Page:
wooden tiller

Thread starter #1
I've got a wooden tiller and then the metal extension. I believe the wooden tiller to be toast where the extension attaches. It's pretty thin and dry on the sides where the extension mounts and chunks have started to break off of it.
So I think it'd be best to just get a piece of wood, shape it, drill it, finish it, and then go sailing.
What type of wood you reckon it is or that I should replace it with that isn't too expensive? I don't expect it to be too bad. It's basically a stick. :D
 
#2
I've got a wooden tiller and then the metal extension. I believe the wooden tiller to be toast where the extension attaches. It's pretty thin and dry on the sides where the extension mounts and chunks have started to break off of it.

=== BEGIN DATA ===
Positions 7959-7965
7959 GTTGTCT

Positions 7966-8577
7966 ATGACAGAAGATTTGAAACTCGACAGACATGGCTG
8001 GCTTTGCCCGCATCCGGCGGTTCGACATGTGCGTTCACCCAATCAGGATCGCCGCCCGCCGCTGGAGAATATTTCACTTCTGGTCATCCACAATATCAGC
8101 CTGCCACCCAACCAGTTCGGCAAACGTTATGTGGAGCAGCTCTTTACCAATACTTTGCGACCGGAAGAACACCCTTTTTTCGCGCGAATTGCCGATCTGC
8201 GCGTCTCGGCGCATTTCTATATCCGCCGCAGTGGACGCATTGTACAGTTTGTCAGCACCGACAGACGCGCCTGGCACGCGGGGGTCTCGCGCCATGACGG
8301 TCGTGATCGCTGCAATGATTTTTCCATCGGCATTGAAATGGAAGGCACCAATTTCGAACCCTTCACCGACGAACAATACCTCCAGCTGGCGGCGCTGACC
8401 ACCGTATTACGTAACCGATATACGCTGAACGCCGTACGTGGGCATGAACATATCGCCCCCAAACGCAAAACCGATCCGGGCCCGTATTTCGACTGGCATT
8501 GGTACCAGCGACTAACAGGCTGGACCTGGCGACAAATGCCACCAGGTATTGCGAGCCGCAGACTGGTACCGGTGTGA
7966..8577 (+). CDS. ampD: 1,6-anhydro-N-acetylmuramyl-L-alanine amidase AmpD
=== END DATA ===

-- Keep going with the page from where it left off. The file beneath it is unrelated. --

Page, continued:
So I think it'd be best to just get a piece of wood, shape it, drill it, finish it, and then go sailing.
What type of wood you reckon it is or that I should replace it with that isn't too expensive? I don't expect it to be too bad. It's basically a stick. :D
Mine is the original and its some kind of oak. You can get oak at Home Depot.
 
#4
You might be right. Around here ash is available only at a couple of specialty wood stores. I would think oak would serve the purpose and look right, provided the grain ran straight and it was protected with a good finish.
 
#5
Ash is available at all Home Depots, etc. -- in the form of shovel and post hole digger handles! I bought a post hole digger handle last year, ripped it veritically on either side to make to the 3/4" or so width, then sanded and varnished that baby to make a great-looking tiller. Funny thing is, you'd never know what it was to begin with! All you need is a table saw and a little patience. Total cost was around $8 or so.
 
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